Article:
Tuesday, October 14, 2008

DUKE ENERGY (DUK) & Redux on Floating Rate Preferred Issues

I just bought a small position in Duke Energy (DUK) at 15.79, an electric utility that is currently yielding around 5.8% at that price.  For this kind of investment, I will reinvest the dividends and hold for some time.  I do not expect much appreciation, maybe to 19 or so in a year or two.  I am just trying to bunt for a single on this one.  I have a fair amount of research reports on this electric utility which I reviewed prior to purchase, including  lukewarm S & P and Morningstar reports, and  slightly more enthusiastic reports from Value Line and Barclay's.

The three month LIBOR rate is still being stubborn, only falling slightly from its recent high around 4.8%.  I thought the measures taken by the world governments would have already brought it down substantially.  The floating rate preferred issues were attractive when I discussed them earlier because the guarantee provided a decent yield at the then current costs.  Some of them have bounced off their all time lows.  The float provisions of these securities,  which are tied to a percentage above LIBOR varying in the amount among the various issues, does provide a measure of protection to the buyer when short rates rise, whatever the cause may be-inflation or worldwide credit concerns.  I would still view the MET LIFE  floater        ( METPRA) as the best one at the greater of 4% or 1% over 3 month LIBOR since I have more confidence in the credit, with the Aegon (AEB) floater being my second  and more risky choice at the greater of 4% or .875% above 3 month LIBOR.   During the meltdown last week, I had a limit order on the METPRA filled at 7, which I just viewed as a ridiculously low price and the Aegon floater went down to below 3-up  to 8.5 today, a 36% gain so far today.  I am moving on to other securities now.  At the price of 3,  the guarantee on AEB was worth 33% a year, more when the LIBOR float would kick in, an amazing price which had to assume as its basis the imminent failure of this large Dutch insurance company.  And why would someone make that assumption?   Here are some links about what the Dutch government has been up to recently and to AEGON in particular:Reuters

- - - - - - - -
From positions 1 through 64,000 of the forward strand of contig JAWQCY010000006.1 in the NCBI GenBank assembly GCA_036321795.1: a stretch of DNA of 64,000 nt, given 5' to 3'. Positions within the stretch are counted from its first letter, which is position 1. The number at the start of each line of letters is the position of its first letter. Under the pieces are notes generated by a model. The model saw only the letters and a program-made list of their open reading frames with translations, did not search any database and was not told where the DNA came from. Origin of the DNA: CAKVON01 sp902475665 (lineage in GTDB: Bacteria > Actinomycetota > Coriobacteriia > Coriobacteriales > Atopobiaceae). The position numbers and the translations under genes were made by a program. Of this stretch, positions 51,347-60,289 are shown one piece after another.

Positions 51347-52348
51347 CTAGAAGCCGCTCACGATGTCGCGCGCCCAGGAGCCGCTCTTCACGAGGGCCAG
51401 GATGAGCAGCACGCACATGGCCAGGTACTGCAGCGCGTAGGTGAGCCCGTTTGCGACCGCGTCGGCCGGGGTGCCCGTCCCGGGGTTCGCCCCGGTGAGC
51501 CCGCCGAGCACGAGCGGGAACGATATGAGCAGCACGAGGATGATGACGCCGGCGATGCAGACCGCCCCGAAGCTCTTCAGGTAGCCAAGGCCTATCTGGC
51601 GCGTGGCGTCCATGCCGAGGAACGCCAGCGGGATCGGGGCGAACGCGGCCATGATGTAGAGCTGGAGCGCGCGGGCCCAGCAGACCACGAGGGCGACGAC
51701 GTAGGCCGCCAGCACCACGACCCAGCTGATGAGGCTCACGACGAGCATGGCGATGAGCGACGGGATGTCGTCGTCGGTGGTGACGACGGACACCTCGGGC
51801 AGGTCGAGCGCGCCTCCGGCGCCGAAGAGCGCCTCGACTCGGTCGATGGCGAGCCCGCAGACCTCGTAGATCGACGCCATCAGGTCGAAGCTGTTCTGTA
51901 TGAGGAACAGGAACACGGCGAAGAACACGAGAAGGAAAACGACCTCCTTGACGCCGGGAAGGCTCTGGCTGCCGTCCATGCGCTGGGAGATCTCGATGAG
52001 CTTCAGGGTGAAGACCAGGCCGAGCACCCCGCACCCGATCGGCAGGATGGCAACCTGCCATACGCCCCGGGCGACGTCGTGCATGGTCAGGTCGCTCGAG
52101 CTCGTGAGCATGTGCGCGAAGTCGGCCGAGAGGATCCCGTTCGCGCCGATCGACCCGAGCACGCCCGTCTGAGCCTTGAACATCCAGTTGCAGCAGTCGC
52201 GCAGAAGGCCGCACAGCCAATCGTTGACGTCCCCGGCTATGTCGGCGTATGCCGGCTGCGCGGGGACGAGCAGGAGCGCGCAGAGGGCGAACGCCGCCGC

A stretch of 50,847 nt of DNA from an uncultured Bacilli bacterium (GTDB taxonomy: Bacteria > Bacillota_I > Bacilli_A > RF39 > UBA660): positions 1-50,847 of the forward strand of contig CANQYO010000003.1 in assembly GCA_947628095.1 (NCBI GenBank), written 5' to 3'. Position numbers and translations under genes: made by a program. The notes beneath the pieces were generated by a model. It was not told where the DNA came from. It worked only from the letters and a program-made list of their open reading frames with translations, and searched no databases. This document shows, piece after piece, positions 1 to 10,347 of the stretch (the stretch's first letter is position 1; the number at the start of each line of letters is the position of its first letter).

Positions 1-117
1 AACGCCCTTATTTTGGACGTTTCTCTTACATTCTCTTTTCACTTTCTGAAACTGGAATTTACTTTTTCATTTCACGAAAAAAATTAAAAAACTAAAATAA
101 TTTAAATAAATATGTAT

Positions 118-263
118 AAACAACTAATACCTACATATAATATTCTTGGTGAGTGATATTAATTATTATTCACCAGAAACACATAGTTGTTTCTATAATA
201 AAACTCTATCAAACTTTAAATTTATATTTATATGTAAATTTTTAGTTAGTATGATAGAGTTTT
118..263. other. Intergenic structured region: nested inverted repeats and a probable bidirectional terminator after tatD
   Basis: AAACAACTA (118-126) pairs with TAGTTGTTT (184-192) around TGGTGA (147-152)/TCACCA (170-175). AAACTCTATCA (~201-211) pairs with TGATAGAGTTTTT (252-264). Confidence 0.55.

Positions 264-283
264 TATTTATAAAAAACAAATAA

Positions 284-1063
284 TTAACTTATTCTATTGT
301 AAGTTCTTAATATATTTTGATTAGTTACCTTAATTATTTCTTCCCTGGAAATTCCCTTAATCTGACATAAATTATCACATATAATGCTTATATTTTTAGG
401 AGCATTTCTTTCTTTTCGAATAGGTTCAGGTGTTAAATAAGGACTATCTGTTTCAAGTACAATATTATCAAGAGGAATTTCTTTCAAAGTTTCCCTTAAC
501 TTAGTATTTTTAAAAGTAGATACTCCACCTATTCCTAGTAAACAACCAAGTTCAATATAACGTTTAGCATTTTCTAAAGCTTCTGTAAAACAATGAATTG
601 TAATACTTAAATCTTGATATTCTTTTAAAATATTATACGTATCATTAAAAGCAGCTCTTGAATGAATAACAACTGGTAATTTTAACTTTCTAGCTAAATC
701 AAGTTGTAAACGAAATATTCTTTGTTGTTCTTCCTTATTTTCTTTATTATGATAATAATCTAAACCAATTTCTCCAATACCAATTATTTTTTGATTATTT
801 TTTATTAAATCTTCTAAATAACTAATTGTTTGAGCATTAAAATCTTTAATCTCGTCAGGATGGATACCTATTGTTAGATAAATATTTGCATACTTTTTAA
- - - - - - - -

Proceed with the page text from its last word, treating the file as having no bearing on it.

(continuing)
In these blogs, I am acting as an unpaid financial journalist and an occasional ornery political commentator. In full disclosure, I own shares of DUK, AEB and METPRA and will continue to buy additional shares of DUK at or below the current price 15.8, or even slightly above.  AEB and METPRA are discussed extensively in several prior blogs.   This is not a recommendation to buy or to sell.  Trade at your own risk, and perform research about Duke Energy by reading research reports and further studying the financial health, earnings releases and news, earnings projections  & other pertinent information on Duke Energy (symbol DUK at yahoo finance) before making any investment. Consult with your financial advisor prior to making any purchase. In this blog, I am merely describing my reasons for purchasing this security and the potential pitfalls that I identified prior to purchase.  This security may not be suitable for others based on their unique financial position and risk profile.  

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